What is it about this Miracle of the True Presence that is so permanently rooted in Jesus own behaviors and words? Why has the reality of this teaching lasted these many two-thousand years almost unchanged from the night Jesus himself established the Sacrament?  Enduring, despite lies persecution and the martyrdom of so many?  In the witness of early Church writings there are two things that jump out at you. The first is that for the earliest christians, the people who endured the severest hard times of persecution, the Eucharist was something you lived, not something to which you only gave lip service. The second is the way that Christians clung to “community” no matter what. Even to the extreme of setting up and maintaining secret “house churches” that were well camouflaged, but created for the benefit of the “brethren”. The rich built homes with the community, not themselves, in mind. Like the model, that the Master himself created, life was prayer and prayer was life. In fact, praise in the form of melodic lines was so like the spoken word that, often, public speech could not be distinguished from the cadenced line of song! Speech was praise and praise was speech. Every faith statement that the earliest Christians engaged in was not separated from daily life, but simply an extension of it.
       The “ritual meal” was the hub from which everything else radiated. No wonder this Sacrament stands so firm today even in a culture that no longer values community and erroneously prides itself on “rugged individuality”. To this day Eucharist still brings us together and still unites us in a way that we can't even articulate. Its power heals us and calms us, and calls us back over and over.
       The fact is that Eucharist today is still celebrated with same four elements that have been present for two-thousand years, unchanged: taking, thanking, blessing, breaking. The reiteration of this form is itself a witness to the power of the event.  Even in meals that were not labeled as the Last Supper, like the feeding of the five thousand, these same elements were present.  Could it be that every time Jesus shared a meal during his ministry, he knew that it would be the archetype of an event that would shape, indeed preserve, civilization?  We need to look at the fact that the singular event of the Last Supper formed and molded early Christian Communities and eventually the entire Church.  Its permanence of form and influence on the world are witness enough. Every Saint who was ever martyred, in all of history, participated in the same experience that we come to on any Sunday. What a blessing we have been given.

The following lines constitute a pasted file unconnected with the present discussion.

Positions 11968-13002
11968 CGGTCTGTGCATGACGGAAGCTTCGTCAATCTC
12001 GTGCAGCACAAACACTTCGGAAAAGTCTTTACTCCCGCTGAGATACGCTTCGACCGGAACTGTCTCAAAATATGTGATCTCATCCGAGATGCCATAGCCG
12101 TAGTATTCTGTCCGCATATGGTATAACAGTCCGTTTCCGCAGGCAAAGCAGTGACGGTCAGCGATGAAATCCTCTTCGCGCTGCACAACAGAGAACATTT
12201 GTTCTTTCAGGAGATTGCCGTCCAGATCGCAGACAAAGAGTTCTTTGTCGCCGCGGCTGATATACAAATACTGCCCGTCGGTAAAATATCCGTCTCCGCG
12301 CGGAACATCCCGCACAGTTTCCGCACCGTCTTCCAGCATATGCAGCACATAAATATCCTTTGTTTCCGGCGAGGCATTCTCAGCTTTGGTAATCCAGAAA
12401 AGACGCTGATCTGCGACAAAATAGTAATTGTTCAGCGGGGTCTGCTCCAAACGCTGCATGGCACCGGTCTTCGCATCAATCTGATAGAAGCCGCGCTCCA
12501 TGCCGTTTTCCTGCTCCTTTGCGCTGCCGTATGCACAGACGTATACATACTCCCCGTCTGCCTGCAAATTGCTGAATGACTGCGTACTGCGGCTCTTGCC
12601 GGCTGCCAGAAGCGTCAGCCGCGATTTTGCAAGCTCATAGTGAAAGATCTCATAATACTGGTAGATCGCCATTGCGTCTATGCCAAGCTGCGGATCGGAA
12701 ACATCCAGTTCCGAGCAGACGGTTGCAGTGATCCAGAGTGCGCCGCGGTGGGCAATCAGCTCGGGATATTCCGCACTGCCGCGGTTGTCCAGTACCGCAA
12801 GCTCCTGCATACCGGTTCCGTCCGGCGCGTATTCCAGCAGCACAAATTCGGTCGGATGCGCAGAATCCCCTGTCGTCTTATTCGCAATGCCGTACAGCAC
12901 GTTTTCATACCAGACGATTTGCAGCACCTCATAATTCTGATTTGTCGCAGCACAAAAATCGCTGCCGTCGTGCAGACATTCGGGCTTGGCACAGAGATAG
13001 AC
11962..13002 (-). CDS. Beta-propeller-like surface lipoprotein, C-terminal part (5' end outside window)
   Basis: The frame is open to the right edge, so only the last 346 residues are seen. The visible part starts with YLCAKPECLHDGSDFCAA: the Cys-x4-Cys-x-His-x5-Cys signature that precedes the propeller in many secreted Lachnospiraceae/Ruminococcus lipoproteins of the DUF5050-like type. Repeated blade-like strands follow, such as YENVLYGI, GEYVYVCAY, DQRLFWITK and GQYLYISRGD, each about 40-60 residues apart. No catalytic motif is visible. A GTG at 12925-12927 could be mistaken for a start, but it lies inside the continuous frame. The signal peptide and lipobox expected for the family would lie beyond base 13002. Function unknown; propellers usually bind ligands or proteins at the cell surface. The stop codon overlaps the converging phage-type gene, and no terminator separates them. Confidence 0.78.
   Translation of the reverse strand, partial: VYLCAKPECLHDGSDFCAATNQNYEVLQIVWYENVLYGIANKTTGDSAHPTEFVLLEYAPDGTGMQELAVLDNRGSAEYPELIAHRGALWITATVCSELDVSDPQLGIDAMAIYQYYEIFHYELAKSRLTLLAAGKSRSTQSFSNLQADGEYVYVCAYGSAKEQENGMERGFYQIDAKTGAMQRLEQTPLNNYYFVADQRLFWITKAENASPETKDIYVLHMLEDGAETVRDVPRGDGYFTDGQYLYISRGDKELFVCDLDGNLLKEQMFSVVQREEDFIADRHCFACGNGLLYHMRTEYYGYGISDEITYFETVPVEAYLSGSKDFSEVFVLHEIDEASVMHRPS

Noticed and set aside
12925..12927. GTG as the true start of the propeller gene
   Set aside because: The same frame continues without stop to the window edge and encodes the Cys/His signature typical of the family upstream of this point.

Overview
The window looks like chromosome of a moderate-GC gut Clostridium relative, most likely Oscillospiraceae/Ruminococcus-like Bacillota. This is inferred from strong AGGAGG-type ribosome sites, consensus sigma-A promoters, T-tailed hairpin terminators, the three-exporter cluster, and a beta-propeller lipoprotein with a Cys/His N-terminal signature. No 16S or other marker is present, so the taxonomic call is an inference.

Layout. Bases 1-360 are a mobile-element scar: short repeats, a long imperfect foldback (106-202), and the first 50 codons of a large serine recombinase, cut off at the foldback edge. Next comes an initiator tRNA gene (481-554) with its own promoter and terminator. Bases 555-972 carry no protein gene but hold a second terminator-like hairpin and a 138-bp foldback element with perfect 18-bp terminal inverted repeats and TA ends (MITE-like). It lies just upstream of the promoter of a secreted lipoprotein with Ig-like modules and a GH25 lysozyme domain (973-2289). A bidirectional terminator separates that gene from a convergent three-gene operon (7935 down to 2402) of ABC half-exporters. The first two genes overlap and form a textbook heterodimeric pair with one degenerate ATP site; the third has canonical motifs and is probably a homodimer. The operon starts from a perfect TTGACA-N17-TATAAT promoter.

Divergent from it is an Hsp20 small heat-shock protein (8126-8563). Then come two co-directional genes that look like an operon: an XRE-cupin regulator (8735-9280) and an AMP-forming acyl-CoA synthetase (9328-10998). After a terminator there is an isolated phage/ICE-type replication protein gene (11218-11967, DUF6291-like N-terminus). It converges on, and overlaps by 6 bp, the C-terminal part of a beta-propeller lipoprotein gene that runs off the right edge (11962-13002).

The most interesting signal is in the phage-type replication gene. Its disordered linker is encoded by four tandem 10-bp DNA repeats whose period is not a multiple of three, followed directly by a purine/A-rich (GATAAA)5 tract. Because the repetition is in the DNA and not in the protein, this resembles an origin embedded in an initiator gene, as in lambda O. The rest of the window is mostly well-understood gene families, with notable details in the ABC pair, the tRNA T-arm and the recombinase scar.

In truth, Communion and the Living Christ is the only thing that we will ever have that is not passing away. It is the one thing that we can keep our eyes on that will not change. Turn your heart and mind to the only permanent thing which has ever existed and delight in the fact that, as Catholics, this gift is ours, “pressed down, shaken together and over flowing”. We are no different that the first century Christians. Go to the Eucharist, that’s the only place you’ll find truth for these troubled times.

Copyright© 2008 by Kathryn M. Cunningham, all rights reserved.